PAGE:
TRAVELERS FROM INDIA VISIT BOSTON, MASSACHUSETTS

INDIANTEMPLE_0003This cabinet card portrait features four Indian men posing for their portrait at the Holland studio in Boston, Massachusetts. These visitors are wearing their traditional clothing, including turbans. At least one of the men is barefoot. One of the men is holding a paper while another is holding a book. Could it be a prayer book? These men may be Sikhs. The previous owner of this photograph suggested that the seated men are Sikhs and the other two men are Burmese attendants. Hopefully, someone from the cabinet card gallery’s vast unpaid research department will be able to specify the ethnicity of the subjects of this photograph. It is is interesting to note that the photographer’s studio is located on Temple Place. Could there be a Hindu temple nearby? The photographer of this terrific image is Henry F. Holland (1853?-1911?). He entered the world of Boston photography when he became a partner with George P. Roberts in 1886. Their studio was located at 10 Temple Place (the same address as this image). The partners designed their own back drops and their studio was a great success; at one time employing 25 people. The gallery was advertised as “the finest studio in New England” and Holland’s business motto was “Realism in Photography”. Apparently Holland should have practiced realism in business because the gallery eventually went bankrupt. Speculation is that a poor investment in a printing business led to the collapse of Holland’s studio. His partner, Mr. Roberts, left the firm in 1888, two years before the bankruptcy. Holland was buoyant and by 1891 had established a new photography studio called “Ye Holland Studio” which he opened on Washington Street in Boston. He soon left the studio for his son’s Tom and C. E. to manage. Holland than entered business in another field for which he had much passion. He formed the Freeman-Holland Company and became involved in the electricity business. He became the local general manager of the National Electrical Manufacturing Company. He also combined his interest photography and technology by becoming a photographer of industrial equipment.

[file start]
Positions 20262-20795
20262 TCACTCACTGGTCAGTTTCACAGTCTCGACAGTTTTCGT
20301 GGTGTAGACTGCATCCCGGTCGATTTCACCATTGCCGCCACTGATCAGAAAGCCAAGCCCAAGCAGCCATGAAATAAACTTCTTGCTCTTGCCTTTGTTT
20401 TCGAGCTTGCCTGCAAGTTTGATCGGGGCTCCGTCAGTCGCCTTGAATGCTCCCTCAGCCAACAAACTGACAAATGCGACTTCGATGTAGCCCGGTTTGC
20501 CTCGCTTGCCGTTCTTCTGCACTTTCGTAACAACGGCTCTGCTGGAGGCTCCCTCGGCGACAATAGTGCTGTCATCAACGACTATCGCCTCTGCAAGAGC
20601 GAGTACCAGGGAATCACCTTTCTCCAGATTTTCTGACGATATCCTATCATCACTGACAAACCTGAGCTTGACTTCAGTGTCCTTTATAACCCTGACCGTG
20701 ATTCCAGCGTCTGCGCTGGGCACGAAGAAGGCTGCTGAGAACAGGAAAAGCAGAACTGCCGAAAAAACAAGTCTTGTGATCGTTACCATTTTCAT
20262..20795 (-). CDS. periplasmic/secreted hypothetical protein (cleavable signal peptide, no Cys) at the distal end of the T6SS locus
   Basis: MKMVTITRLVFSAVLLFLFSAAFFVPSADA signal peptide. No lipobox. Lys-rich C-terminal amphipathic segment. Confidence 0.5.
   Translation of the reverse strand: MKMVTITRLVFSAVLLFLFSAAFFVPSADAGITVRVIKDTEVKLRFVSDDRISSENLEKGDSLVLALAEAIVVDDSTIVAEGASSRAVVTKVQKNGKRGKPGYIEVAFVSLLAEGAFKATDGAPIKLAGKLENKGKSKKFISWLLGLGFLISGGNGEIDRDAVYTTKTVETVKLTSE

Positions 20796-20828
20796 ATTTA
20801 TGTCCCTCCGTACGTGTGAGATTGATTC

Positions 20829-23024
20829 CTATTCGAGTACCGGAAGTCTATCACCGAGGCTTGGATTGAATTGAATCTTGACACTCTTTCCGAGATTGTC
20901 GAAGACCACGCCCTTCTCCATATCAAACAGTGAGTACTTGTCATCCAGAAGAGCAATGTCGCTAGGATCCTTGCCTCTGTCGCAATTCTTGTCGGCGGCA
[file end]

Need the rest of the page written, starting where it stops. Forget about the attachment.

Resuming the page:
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4 CommentsLeave a comment

  1. Boston’s Temple Place was named after the Masonic Temple which was at the head of the street during parts of the 19th Century see http://www.historicnewengland.org/collections-archives-exhibitions/collections-access/collection-object/capobject?refd=PC001.01.TMP.505

  2. I cannot be sure but the young man in the middle, with the traditional indian turbant, seems to me your now very famous Swami Paramhansa Yogananda whose chief american legacy SRF is headquartered in Los Angeles since the 1920′: he came in America to spread his Kriya Yoga message to the west peoples; in his very famous Autobiography of a Yogi tells us he landed in Boston to join the October 1920 International Congress of Religious Liberals where he spoke his very first public discourse in America (October 6) after travelling for two months from India to Boston from August to the end of September on the first ship leaving India for America after the First World War named “City of Sparta”-

    • It would be wonderful to have an early image of Paramahansa Yogananda but unfortunately, he does not appear in this photograph. The famous Swami was born in 1893 and died in 1952. Considering that this photograph is from sometime during the 1880’s or very early 1890’s, Paramahansa Yogananda was still a child during the cabinet card era.

  3. Not only fascinating to have so much information for a photo or photographer, but to speculate as to the story behind the photos.


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